The Inquiry of Lokadhara
Chapter Nine: The Phenomena of the World and Transcendence
Degé Kangyur, vol. 60 (mdo sde, ma), folios 7.b–78.b
Translated by the Dharmachakra Translation Committee
under the patronage and supervision of 84000: Translating the Words of the Buddha.
First published 2020
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In The Inquiry of Lokadhara, the bodhisattva Lokadhara asks the Buddha to explain the proper way for bodhisattvas to discern the characteristics of phenomena and employ that knowledge to attain awakening. In reply, the Buddha teaches at length how to understand the lack of inherent existence of phenomena. As part of the teaching, the Buddha explains in detail the nonexistence of the aggregates, the elements, the sense sources, dependently originated phenomena, the four applications of mindfulness, the five powers, the eightfold path of the noble ones, and mundane and transcendent phenomena, as well as conditioned and unconditioned phenomena.
The sūtra was translated by the Dharmachakra Translation Committee under the guidance of Chökyi Nyima Rinpoche. The translation from the Tibetan was produced by Timothy Hinkle. Andreas Doctor checked the translation against the Tibetan, edited the text, and wrote the introduction. James Gentry subsequently compared the translation against Kumārajīva’s Chinese translation and made further edits.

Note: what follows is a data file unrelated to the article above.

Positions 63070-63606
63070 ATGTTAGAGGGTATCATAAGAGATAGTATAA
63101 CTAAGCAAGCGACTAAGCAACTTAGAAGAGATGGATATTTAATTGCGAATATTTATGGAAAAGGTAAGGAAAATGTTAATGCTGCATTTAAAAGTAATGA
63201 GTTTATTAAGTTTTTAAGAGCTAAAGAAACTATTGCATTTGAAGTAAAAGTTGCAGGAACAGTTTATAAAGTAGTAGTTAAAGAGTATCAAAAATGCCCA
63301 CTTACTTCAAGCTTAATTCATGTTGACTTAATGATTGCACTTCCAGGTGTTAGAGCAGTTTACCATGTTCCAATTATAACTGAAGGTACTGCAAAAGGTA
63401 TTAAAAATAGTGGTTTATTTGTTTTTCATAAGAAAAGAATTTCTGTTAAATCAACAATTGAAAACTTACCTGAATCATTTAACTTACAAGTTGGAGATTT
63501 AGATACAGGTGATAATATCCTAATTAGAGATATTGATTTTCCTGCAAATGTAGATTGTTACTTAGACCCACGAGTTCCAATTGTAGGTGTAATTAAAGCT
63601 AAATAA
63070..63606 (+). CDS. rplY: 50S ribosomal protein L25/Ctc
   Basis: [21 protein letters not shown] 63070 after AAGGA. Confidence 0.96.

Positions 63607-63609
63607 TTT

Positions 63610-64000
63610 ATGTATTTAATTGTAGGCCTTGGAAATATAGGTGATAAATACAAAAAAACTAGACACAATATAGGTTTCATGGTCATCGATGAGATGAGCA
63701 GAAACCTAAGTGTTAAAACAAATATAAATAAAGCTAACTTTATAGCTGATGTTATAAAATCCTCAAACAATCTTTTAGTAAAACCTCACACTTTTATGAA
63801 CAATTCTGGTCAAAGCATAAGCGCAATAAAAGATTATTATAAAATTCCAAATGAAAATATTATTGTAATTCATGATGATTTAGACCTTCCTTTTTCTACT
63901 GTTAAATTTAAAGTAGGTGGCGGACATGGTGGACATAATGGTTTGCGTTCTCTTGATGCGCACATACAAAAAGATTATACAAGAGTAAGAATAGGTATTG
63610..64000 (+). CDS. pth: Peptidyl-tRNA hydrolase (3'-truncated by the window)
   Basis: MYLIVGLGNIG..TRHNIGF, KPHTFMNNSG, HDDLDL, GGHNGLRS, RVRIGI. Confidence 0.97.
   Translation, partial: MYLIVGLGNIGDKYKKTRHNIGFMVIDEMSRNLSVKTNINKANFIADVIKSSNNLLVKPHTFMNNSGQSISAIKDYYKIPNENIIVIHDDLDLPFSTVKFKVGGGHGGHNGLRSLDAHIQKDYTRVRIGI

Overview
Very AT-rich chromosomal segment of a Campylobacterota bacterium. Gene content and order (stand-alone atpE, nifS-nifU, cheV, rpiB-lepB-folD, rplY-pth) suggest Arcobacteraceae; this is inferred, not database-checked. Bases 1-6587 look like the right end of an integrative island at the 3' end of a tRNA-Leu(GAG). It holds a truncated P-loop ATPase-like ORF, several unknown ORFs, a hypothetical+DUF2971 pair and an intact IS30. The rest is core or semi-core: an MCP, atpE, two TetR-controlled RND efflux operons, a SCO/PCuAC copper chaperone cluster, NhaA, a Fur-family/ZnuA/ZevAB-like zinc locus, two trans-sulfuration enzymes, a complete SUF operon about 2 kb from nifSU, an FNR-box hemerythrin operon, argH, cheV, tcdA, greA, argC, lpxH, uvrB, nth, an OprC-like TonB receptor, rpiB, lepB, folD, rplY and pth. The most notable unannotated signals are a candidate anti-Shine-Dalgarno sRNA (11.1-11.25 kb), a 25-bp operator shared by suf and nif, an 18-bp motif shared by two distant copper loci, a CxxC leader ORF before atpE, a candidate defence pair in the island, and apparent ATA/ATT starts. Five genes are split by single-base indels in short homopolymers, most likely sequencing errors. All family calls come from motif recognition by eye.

The translation was completed under the patronage and supervision of 84000: Translating the Words of the Buddha.
Chapter Nine: The Phenomena of the World and Transcendence
“Lokadhara, how are bodhisattva great beings skilled regarding the phenomena of the world and transcendence? What means do they obtain with regard to the phenomena of the world and transcendence? Lokadhara, bodhisattva great beings understand the phenomena of the world and transcendence to be true reality.
“What are the phenomena of the world? Bodhisattvas think, ‘Thoughts and concepts about phenomena arise from mistaken perception, they are generated by causes and conditions, and they depend on falsity. Since they arise from the marks of duality, they are empty and nonexistent. They fool childish ordinary beings, like the bright colors reflecting from a pearl or the spinning of a firebrand. The world is given as a synonym for things that decay and degenerate. This is the world. These worldly phenomena are all unreal; they arise from false conditions and lack the characteristics of arising or being created. They are labeled as aggregates, elements, sense sources, forms, sounds, odors, tastes, tactile objects, or mental objects, and described as name-and-form. [F.67.b] Through their attachment and clinging, childish ordinary beings generate further attachment and clinging in a variety of forms, just as tangled silk fringes72 or entwined roots and creepers are linked, one to another. Worldly phenomena are described based upon such mistaken perception.